"Tlgo," a spotted bull terrier belong
ing to Mrs. Payne, daughter-in-law of
Representative Sereno Payne of Now
York, tho othor afternoon caused con
sternation and amusement nt suffrage
headquarters at 1420 F street north
west, and almost Jeopardized the
plans for tho Buffrnglst pageant and
procosslon to bo held March 3 in
"Tlgo" was tied to the leg of a ta
blo near which stood largo heaps of
pledges to march In tho procession,
which nro bclrg sent broadcast over
th6 country, whllo ncar'hlni sat Miss
Elsio Hill, daughter of Representative
Hill, of Connecticut; Mrs. Payno, the
Hon. Mrs. Patricia Street of Australia
and nearly a score of other suffragist
leaders, all busily preparing for tho
6v fc4. A
v . .vT't-?rjSfci
Symbol of Authority Always Under Strong Guard
jOTH tno Democrats and Republi
D cans havo been behaving well for
many years, according to the nppeor
anco of that cudgel over on tho speak
or's rostrum," observed a Republican
on tho house floor tho other day. "But.
by the big stick. I bet It won't look
that way whon the Democrats got
through with tho Bpeclal session away
into next summon Next tlmo it Is
repaired It will have to be taken to a
blacksmith Instead of a Jowoler."
Tho "cudgel" roforred to was tho
historic eagle capped mace, symbol of
authority of the Iioubo of representa
tives, "yhich, when tho houso is In
session, reposea on a stand at tho
right of tho speaker's platform.
When a member or members become
obBtrept-rouB and refuse to bo In ordor
tho sorgeant-nt-arms, accompanied on
either side by pages, approaches and
holds tho mnco in front of tho member
or members. It quiet is not restored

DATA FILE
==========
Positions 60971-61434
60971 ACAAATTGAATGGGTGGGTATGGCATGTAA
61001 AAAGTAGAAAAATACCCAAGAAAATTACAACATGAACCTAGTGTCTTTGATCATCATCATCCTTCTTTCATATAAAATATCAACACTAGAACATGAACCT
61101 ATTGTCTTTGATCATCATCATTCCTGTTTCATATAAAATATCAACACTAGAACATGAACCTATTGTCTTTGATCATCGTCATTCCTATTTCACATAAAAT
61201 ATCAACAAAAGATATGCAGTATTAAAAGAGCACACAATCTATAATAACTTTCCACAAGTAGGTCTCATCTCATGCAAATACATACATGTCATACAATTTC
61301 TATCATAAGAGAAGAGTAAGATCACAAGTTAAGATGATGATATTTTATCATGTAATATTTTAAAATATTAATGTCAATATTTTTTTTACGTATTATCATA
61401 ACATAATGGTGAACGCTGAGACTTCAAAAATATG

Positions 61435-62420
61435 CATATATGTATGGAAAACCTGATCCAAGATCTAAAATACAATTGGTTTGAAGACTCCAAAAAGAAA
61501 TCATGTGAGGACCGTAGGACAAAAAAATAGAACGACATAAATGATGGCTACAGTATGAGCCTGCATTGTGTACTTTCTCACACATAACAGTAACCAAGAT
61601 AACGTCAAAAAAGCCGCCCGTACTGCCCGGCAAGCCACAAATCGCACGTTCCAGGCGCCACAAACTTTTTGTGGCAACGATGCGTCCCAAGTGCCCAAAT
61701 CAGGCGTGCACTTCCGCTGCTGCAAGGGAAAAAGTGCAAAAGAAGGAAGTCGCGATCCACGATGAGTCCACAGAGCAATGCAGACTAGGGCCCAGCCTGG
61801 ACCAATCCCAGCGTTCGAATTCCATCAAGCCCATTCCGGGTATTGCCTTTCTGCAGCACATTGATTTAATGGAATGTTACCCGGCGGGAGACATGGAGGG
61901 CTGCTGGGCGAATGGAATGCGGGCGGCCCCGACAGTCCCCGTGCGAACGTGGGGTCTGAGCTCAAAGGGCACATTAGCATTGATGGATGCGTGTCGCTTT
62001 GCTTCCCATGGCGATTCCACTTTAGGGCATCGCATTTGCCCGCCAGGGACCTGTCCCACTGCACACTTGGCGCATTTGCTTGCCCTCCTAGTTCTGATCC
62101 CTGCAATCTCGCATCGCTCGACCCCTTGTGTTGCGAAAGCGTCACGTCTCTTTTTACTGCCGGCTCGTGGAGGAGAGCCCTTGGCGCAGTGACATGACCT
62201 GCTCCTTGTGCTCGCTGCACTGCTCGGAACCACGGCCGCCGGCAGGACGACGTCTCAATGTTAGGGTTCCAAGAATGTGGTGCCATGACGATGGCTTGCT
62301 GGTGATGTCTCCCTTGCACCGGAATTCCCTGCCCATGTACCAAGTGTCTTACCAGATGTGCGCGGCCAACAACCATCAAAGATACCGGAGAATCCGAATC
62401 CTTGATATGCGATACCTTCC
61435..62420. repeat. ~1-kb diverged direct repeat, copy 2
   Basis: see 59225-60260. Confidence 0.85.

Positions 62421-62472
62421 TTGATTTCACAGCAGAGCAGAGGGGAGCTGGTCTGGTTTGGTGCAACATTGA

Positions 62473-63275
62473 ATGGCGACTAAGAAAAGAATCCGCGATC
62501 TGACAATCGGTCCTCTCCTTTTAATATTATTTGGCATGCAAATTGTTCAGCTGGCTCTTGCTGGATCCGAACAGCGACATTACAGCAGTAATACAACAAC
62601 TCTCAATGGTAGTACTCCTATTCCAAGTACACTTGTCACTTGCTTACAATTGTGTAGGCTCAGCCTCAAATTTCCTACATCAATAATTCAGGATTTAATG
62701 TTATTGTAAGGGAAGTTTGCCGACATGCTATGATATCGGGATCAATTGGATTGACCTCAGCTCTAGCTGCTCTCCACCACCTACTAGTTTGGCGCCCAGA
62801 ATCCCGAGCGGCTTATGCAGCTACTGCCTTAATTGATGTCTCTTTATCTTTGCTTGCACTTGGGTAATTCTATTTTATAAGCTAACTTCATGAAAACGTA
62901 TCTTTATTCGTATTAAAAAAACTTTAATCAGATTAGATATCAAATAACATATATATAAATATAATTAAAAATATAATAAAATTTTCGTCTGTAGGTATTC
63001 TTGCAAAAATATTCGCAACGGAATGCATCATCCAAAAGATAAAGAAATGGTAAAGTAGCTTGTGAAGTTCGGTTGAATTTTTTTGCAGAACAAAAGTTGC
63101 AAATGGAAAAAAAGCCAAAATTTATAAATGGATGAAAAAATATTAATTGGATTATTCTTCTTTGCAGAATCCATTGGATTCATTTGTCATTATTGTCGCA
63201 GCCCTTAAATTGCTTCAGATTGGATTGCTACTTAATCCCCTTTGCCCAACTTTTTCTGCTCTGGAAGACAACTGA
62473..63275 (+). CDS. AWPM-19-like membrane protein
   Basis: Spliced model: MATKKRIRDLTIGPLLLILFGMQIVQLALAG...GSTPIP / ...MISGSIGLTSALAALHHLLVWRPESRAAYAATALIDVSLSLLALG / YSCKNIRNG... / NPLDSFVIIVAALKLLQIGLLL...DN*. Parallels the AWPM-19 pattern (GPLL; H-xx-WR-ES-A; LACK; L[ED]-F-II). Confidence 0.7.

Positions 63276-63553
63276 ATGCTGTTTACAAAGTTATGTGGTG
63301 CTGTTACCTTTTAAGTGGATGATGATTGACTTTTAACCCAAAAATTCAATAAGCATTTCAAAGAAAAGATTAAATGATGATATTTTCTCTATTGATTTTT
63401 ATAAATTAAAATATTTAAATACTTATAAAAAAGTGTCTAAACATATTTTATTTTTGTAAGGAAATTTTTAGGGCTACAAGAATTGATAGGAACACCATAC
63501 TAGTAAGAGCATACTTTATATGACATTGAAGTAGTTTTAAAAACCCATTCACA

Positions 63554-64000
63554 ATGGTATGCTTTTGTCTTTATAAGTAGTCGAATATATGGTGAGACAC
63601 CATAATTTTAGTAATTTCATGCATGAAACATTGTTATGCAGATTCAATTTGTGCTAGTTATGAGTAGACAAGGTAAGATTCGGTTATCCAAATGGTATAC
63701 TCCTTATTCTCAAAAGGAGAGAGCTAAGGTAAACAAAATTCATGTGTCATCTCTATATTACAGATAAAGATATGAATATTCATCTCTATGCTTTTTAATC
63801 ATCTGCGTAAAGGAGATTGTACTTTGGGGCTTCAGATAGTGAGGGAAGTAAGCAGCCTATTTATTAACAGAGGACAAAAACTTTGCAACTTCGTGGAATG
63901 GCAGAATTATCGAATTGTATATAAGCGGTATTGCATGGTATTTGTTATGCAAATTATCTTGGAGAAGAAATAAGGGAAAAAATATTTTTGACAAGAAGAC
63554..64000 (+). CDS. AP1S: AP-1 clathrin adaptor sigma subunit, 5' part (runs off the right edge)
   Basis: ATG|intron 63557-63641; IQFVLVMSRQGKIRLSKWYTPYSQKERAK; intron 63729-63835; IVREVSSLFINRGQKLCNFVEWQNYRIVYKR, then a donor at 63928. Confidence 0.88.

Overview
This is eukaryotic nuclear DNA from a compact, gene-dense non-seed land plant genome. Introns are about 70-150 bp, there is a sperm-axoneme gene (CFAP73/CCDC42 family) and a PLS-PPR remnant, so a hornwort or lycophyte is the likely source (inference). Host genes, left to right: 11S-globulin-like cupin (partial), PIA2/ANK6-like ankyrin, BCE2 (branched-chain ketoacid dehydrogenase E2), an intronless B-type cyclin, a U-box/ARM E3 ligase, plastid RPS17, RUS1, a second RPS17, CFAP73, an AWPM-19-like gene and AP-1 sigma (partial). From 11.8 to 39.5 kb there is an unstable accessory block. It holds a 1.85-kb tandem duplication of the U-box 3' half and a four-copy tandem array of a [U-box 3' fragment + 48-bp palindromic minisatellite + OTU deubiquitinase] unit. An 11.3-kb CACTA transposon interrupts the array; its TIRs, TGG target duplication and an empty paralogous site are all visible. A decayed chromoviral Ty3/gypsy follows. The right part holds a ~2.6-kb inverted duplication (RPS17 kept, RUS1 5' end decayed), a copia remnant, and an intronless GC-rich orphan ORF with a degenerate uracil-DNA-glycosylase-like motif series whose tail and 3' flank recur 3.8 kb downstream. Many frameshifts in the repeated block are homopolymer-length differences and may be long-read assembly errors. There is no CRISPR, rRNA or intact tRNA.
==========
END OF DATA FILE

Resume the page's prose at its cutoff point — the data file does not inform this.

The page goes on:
(and is usually Is) there 1b an arrest
or two made.
of tho secretary of stato and debates
tho question pro and con; debates
with himself whllo gazing over the
greensward toward where Pauline
Wayno's successor will bo chewing
her cud or filling tho space between
her red sides with green grass pre
paratory to giving whlto milk for the
then President Wilson and his fam
ily. Paulino Wayno? Everybody knows
Paulino. Sho Is President Taft's "off
clal" cow, given to him by Senator
Stephenson of Wisconsin. On March
5, with othor greatB and near-greats,
Bho will go out of office. Sho has a
family treo with many branches
Unlike Secretary of State Knox,
however, her successor has definitely
been chosen, and tho next "leading
cow of tho land," equally as blue
blooded and pedigreed, will be Nonn
of Avon, a registered animal valued at
$5,000. This Is tho cow tho owner
of which, William Galloway of Water
loo, Iowa, promised to Senator Cum
mins when ho should become presi
dent. Senator Cummins not having
had a look-in, Mr. Galloway decldea
to offer tho cow to Mr. Wilson when
ho is inaugurated.
Secretary Wilson Is a firm believer
in tho usefulness of local nnd state
fairs in' disseminating agricultural
The bulletin is said to have been in
spired by bis belief that an inter
change of ideas among tho farmers of
tho country would tend to the advance
ment of agriculture.
With tho present appropriation, it is
possible to make an allotment to
oach senator, representative and del
egate of approximately 12,500 copies,
which is admittedly insufficient, in
view of tho Increasing requests re
ceived by them. Under the law, only
one-fifth of tho farmers' bulletins
printed are available for distribution
by the department, and this is not suf
ficient to permit It to comply with
half the requests it receives, and
makes it necessary constantly to re
fer applicants to their senators, rep
resentatives or delegates, who them
selves In many Instances are unable
to supply the bulletins.
Arguments at a Meeting
procession on Inauguration day.
' When Mrs. Payno caught sight of
Tlgo, calmly sitting beneath tho ta
ble with his head in tho midst of a
pile of suffragist literature, chewing
votes for women arguments as though
he was a real antl-Buffragist, sho gavo
a llttlo gasp, and with other women
ran to tho rescue of the arguments.
Thereafter Tige wob in disgrace, and
shortly aftorward was taken homo by
MIsb Flora Wilson, daughter of the
secretary of agriculture, who is chair
man of tho music committee for the